Pregnancy is a time for excitement and preparations for a new phase in life. This phase especially in India has a house with high energy levels. The household is abuzz with family members and friends pampering the expectant mother, giving her advice. In marginalised/low-income families, it’s a community affair.
The pandemic, however, has rained on all these plans, leaving couples from urban India to adapt to the digital world in a quiet home. Meanwhile, pregnant women from marginalised communities are left to fend for themselves. They have no access to healthcare and nutrition as they struggle to make ends meet.
With multiple lockdowns and focus on Covid-19 cases, routine and other critical health services have been crippled. Those who can afford private standalone maternity hospitals are in a better position.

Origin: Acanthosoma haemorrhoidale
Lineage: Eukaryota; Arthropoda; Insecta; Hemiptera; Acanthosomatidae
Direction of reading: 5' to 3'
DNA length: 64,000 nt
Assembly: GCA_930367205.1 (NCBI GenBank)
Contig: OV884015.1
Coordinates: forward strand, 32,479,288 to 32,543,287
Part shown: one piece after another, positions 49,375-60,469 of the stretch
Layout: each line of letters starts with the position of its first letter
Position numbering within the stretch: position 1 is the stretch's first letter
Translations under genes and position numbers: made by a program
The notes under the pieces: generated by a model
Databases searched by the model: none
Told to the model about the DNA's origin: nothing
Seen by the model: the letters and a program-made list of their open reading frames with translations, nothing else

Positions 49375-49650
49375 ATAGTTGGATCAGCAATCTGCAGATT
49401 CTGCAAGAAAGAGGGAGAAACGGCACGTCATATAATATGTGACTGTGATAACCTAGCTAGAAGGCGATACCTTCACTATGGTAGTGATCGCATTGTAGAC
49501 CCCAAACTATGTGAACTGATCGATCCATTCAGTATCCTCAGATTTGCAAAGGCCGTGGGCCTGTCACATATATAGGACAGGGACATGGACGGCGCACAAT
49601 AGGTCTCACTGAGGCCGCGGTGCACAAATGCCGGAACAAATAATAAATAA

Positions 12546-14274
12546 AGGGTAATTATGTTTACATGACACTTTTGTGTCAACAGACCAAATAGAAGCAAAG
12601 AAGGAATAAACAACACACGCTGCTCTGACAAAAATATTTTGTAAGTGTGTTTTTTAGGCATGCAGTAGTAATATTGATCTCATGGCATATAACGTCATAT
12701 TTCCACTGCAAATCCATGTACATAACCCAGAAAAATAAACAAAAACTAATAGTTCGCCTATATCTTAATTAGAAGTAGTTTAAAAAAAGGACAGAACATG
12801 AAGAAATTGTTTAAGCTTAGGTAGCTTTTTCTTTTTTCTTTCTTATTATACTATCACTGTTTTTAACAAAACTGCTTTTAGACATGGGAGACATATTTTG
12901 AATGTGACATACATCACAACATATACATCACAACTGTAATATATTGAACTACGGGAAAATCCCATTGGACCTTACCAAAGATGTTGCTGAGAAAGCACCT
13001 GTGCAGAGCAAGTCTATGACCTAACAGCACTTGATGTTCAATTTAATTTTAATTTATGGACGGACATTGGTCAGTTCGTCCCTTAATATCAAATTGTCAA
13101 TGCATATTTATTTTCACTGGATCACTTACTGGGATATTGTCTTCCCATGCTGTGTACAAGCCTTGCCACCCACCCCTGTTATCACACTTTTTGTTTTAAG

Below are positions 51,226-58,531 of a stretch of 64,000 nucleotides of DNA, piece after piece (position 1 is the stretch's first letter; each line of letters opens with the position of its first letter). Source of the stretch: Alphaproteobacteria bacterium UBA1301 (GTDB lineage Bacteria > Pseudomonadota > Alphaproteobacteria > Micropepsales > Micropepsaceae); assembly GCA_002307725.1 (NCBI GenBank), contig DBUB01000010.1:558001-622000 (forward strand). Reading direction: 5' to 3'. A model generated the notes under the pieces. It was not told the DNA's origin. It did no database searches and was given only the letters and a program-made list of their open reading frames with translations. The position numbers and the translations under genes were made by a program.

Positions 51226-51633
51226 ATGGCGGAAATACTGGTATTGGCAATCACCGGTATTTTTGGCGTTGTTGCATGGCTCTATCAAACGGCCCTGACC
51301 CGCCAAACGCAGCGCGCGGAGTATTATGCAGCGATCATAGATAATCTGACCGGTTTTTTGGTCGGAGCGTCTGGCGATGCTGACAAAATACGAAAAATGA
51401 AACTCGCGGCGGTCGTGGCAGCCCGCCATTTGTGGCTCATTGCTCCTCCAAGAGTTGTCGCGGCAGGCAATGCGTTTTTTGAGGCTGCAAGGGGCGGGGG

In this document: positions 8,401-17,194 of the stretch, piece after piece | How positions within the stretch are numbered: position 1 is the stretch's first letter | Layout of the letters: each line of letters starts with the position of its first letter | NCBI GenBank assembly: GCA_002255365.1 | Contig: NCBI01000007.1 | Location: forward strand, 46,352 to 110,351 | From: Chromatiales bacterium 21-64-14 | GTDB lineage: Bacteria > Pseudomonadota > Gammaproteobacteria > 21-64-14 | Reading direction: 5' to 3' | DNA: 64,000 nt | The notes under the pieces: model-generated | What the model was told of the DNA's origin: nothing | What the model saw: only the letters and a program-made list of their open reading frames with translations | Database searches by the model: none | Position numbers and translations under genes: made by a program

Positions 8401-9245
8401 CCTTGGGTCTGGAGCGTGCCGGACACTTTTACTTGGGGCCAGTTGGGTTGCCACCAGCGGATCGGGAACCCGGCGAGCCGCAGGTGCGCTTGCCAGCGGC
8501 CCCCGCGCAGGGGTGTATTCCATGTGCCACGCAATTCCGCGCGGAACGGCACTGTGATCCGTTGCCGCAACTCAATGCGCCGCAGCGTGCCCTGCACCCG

The number of stillbirths and deaths of pregnant women have increased during the pandemic especially in the second wave as women from marginalised communities aren’t aware of the protocol leaving them in the lurch. Many have had to shuttle between hospitals trying to find medical help or try deliveries at home. Many stillbirths have been reported while women have delivered outside hospitals, on pavements and even in auto rickshaws. These women share their stories.